Two Unification pastors, both working moms, are newly enrolled as students in the Doctorate in Ministry degree program at UTS, in which students meet in Barrytown for 2 weeks in August and 2 weeks in February, and do the rest of their coursework at home.

UTS opened two big doors for me—one from behind and one in front, and a lot of windows too. I joined the unification family in 1973 just six months away from getting my bachelor’s degree in mathematics at the University of Utah. After three and a half years of studying in Salt Lake City while on a swimming scholarship I decided to leave school and join the Unification Church. I have never regretted that offering.

The_Hunt_for_the_Good_SermonIs preaching in America in a particularly bad state?

Several commentators have recently raised the question, yet it has a long history. "It has become an impertinent Vein among People of all Sorts," wrote Jonathan Swift in the 1720s, "to hunt after what they call a good Sermon, as if it were a Matter of Pastime or Diversion."

And often those on the hunt declare their disappointment, as when Britain's Lord Hugh Cecil said in the mid-20th century that "the two dangers which beset the Church of England are good music and bad preaching."

Today's complainers include Ross Douthat, whose recently published "Bad Religion: How We Became a Nation of Heretics" describes churches whose preachers promise prosperity to the faithful or dispense the gospel of narcissism. Others wonder about a pulpit presence so charismatic that it draws more attention to the preacher than to his message.

And yet, on the basis of a lifetime of churchgoing, I have to report that week after week, year after year, I have heard the Word of God faithfully preached. And I am particularly skeptical of sweeping claims, as by the Barna Group's David Kinnaman, that the upcoming generation of churchgoers has tastes and needs radically different from those of any previous generation in human history.

So what explains the recently announced million-dollar grant from the Lilly Foundation "to cultivate excellence in preaching" at Calvin College's Institute of Christian Worship? Does this eye-catching grant suggest that worship is on perilous ground?

It doesn't. Preaching—and worship—is in need of renewal because it is always in need of renewal. No pastor, congregation or denomination will ever get it right once and for all.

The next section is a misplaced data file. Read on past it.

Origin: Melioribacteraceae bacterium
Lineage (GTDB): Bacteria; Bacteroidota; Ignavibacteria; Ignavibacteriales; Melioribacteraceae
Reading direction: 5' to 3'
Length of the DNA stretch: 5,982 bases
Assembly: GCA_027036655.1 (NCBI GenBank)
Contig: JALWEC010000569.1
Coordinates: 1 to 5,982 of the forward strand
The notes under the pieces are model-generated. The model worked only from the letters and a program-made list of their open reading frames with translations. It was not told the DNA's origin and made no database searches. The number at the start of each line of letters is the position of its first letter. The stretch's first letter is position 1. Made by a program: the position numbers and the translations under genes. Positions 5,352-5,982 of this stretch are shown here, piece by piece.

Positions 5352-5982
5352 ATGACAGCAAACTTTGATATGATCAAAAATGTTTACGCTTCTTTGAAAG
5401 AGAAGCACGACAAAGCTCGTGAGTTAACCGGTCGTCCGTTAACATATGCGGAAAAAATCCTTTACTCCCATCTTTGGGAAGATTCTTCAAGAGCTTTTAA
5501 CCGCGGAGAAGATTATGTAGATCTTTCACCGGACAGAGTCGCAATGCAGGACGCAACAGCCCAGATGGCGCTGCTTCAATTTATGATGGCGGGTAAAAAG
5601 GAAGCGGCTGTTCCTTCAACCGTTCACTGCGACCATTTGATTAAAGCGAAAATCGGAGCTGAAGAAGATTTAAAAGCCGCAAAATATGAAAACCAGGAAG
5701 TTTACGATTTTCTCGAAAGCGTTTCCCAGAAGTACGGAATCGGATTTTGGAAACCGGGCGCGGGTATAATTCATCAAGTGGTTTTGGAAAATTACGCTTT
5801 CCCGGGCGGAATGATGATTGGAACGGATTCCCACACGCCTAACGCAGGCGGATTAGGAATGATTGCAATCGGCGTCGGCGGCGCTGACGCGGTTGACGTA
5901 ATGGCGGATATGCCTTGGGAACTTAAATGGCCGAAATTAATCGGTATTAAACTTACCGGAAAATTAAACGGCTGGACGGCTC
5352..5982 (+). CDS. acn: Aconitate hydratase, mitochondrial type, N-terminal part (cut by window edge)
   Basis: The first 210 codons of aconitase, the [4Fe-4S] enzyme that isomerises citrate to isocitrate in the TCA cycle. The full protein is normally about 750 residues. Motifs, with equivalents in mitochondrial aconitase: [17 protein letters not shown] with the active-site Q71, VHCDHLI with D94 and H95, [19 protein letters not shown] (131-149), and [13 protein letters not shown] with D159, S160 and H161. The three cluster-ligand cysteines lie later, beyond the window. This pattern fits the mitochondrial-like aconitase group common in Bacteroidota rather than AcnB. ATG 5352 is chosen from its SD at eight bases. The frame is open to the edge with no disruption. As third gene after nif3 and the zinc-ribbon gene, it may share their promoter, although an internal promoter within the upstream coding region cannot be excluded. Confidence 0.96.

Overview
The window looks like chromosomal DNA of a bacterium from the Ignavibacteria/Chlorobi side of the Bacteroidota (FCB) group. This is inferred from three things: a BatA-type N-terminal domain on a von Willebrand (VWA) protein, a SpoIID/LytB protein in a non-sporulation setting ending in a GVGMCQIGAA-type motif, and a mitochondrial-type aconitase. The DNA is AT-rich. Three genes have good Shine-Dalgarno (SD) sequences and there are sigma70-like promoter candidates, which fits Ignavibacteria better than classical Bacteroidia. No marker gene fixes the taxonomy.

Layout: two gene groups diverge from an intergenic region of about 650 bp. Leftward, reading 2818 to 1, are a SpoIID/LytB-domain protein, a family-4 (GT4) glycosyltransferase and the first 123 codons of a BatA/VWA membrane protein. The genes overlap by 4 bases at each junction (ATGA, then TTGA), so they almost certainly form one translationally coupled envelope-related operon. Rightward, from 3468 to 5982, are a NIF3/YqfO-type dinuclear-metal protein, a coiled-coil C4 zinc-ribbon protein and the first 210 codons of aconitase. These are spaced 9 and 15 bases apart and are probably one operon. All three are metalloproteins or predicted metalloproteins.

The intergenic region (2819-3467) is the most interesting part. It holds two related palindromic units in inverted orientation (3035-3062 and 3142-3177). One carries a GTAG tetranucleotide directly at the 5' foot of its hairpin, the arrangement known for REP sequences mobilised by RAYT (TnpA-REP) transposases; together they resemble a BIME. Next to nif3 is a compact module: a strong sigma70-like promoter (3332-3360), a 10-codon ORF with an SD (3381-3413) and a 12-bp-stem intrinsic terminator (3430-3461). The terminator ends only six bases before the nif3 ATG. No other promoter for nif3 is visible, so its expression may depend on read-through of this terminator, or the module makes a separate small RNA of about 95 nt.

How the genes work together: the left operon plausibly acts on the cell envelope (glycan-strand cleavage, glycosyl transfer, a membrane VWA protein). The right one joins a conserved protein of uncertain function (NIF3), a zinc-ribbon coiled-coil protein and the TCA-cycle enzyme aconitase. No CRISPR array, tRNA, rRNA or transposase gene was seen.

At the Lilly-funded program, pastors—men and women from various denominational backgrounds—will study together in "Micah Groups," named for the biblical passage that has become a touchstone for many Christians of this generation: "He has shown you, O mortal, what is good. And what does the Lord require of you? To act justly and to love mercy and to walk humbly with your God" (Micah 6:8). The goal of the program, says director Mark Labberton, is "the convergence of worship, preaching, and justice."

"Justice" (a notoriously elusive concept) wouldn't have defined a comparable program in the 1950s, especially not in evangelical circles, where the accent would have been on saving souls. To put "preaching" and "justice" together doesn't imply indifference to the eternal fate of our souls, but it does propose a corrective—a stress on realizing the Kingdom of God here and now. The history of the church is made up of moves like this.

Consider the alleged exodus of young people from the church. "We won't lose students because we didn't entertain them," said the dreadlocked Philadelphia activist and preacher Shane Claiborne on Twitter. "We will lose them because we haven't given the FULL gospel." Mr. Claiborne's comment made me think of another gifted preacher, Jesus, who also met with a mixed reception. "From that moment," we read in the sixth chapter of John's gospel—after Jesus said that "Unless you eat the flesh of the Son of Man and drink his blood, you have no life in you"—"many of his disciples drew back and no longer went about with him."

Why did some disciples draw back while others continued to follow Jesus? Why does the church surge to life here or there, while at the same moment, across the street or across the ocean, it seems to be increasingly moribund? Can't we find a method—underwritten by neuroscience and evolutionary psychology—to guarantee successful preaching? To ask the question is to answer it.

In his memoir "The Pastor" (2011), Eugene Peterson identifies one of the most serious threats to biblical preaching—a "pragmatic vocational embrace of American technology and consumerism that promised to rescue congregations from ineffective obscurity" but that "violated everything—scriptural, theological, experiential—that had formed my identity as a follower of Jesus and a pastor."

The obsession with measurable "results," the rebranded promise of some technique or strategy: Preachers are bombarded with this stuff every day (four keys to success, six marks of a healthy church, seven principles of growth). Many ignore it and get on with their work in "scripture, sermon, and sacrament." Praise God for that.

Mr. Wilson is the editor of Books & Culture, a bimonthly review.

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